I’m sick of this, says Moors murderer after walking out of his hearing
The Moors murderer Ian Brady was admonished by a judge hearing his mental health tribunal after he walked out and complained: “I’ve listened to this ad nauseam.”
Brady, 75, left the hearing for two hours, and later made clear he was bored by listening to psychiatric evidence he knew “by heart”. He also suggested one of the three panel members who will decide his fate had fallen asleep.
Brady left the hearing at Ashworth maximum security hospital while an advocate for the hospital cross-examined a forensic psychologist called by Brady’s legal team.
When Dr Adrian Grounds had finished giving evidence, by which time Brady had returned, Judge Robert Atherton, chairman of the tribunal panel, asked Brady if he wanted to say something.
The child killer, wearing tinted glasses, a dark jacket, white shirt and tie, mumbled: “I’ve listened to this ad nauseam. I know it by heart.”
Referring to Dr Cameron Boyd, another member of the panel, Brady said: “It even apparently lulls him to sleep.”
Judge Atherton cut him off, saying: “We will hear the evidence. If we take the view someone is wasting time you can be pretty certain they will be told.”
Brady, who has been held at Ashworth since he was sectioned under the Mental Health Act in 1985, is thought to have returned to his bedroom during his absence.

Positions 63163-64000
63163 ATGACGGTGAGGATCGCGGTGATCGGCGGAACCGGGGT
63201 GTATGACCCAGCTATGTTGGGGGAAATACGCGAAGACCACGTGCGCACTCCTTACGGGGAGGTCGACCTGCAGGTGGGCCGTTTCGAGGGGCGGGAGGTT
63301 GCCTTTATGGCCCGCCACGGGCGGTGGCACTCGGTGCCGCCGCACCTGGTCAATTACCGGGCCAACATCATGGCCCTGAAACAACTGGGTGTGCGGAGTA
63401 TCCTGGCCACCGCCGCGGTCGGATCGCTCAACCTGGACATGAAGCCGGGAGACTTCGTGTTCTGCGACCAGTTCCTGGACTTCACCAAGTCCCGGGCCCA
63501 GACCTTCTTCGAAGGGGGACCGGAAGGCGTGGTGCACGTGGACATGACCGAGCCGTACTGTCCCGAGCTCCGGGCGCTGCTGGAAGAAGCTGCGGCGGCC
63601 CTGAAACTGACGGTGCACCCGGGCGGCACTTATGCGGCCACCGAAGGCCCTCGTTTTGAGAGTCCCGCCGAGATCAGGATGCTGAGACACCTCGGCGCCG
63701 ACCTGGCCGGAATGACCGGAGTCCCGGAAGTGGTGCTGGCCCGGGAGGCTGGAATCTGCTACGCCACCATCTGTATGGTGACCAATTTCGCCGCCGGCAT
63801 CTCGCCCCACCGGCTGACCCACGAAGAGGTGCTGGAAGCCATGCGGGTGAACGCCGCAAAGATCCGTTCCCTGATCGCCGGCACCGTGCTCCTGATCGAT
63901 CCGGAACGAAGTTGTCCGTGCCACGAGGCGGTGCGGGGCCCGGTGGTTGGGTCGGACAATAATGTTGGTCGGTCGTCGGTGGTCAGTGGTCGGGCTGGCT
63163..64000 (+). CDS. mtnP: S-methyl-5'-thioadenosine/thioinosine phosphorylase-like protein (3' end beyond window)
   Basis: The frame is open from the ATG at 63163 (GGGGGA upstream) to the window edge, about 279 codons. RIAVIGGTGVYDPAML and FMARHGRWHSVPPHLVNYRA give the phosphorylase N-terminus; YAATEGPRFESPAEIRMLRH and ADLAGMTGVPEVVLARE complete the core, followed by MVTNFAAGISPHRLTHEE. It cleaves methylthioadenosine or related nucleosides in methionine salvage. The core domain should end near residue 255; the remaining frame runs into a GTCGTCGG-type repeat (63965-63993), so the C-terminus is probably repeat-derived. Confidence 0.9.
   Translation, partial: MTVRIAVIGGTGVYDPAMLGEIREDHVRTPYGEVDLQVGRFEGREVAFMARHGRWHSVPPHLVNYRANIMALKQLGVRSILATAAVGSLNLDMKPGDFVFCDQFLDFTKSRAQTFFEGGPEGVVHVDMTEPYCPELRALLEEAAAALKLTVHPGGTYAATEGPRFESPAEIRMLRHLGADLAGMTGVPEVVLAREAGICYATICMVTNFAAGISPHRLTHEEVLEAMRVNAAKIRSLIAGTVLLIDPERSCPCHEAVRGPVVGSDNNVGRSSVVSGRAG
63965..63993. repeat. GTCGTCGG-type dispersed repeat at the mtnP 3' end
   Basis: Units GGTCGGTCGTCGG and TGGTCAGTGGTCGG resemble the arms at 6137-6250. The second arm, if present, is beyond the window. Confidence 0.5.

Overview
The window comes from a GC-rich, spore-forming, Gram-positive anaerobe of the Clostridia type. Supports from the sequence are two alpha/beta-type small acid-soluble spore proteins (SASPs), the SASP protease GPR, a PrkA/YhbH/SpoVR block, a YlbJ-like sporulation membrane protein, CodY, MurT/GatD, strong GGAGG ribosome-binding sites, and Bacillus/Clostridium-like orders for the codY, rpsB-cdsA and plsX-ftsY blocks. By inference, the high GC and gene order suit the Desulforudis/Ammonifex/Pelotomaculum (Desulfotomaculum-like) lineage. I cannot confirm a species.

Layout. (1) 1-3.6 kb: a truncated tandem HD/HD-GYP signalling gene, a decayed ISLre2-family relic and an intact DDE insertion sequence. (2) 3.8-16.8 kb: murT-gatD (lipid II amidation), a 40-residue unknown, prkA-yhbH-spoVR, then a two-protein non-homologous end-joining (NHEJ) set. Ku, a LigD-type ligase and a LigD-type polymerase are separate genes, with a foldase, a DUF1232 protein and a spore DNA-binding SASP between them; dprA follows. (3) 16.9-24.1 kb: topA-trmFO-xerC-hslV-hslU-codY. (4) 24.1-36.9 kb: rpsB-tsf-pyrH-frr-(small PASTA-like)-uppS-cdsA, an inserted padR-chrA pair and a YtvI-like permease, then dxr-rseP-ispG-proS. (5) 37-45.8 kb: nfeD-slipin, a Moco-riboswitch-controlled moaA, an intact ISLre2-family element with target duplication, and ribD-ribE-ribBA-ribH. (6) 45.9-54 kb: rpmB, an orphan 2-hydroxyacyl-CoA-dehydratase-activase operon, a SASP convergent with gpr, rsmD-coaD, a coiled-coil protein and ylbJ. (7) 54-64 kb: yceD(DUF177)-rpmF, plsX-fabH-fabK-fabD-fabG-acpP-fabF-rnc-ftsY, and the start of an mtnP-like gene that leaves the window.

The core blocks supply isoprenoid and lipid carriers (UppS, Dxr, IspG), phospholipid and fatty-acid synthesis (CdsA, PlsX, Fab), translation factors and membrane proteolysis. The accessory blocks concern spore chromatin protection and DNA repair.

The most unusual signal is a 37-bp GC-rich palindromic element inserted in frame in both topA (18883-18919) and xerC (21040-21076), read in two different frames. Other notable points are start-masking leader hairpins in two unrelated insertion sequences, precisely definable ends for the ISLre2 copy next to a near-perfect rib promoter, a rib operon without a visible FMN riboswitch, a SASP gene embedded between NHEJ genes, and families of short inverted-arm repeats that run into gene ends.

Brady is trying to persuade the tribunal panel that he should be declared sane and transferred back into the prison system so he can starve himself to death. He has been force-fed through a nasal tube since going on hunger strike in 1999.
The hearing, which is being relayed by video link to a court in Manchester, was told that he carried a pen between his knuckles as a “weapon” until it was taken from him last September when he brandished it in the face of a patient.
Eleanor Grey QC, representing Ashworth hospital, told the tribunal: “He is fearful that he will be jumped or attacked by other patients.”
She added: “He is extremely socially withdrawn or isolated, at least since the withdrawal of his pen. He's got a nocturnal existence really, only coming out at night time when other patients are not there.
"At present he's currently sleeping under the covers but with his clothes on.
"His room is habitually disorganised and not looked after by him."
In May last year after Brady was feeling physically unwell, he was noted saying about his fellow patients: "In these penal s***holes, any sign of weakness and this lot will jump you."
He had never been assaulted on the ward, the tribunal heard.
Following a seizure he suffered last July he remarked that he did not want to appear weakened following treatment if he had to walk down the hospital corridor in full sight of other patients.
Hospital notes recorded noted him saying: "If I have to, I will never let them see me in pain. I will act as if I have not a care in the world."
Brady will only deal with people “high up” in the hierarchy of Ashworth hospital because he believes others are beneath him, the hearing was told.
Dr Grounds described him as “a very astute observer, a calculator, a strategist”.
He said Brady had picked battles with the authorities during his time behind bars because he wanted to "win".
"He wants to win something, he has goals," the witness said. "The investment in personal battles is something that keeps him going."
He said Brady’s 14-year hunger strike was part of a protest by him rather than a “suicidal” wish and he had always co-operated with the process of being fed through a tube.
Brady and his partner Myra Hindley murdered five children between 1963 and 1965.
The hearing continues.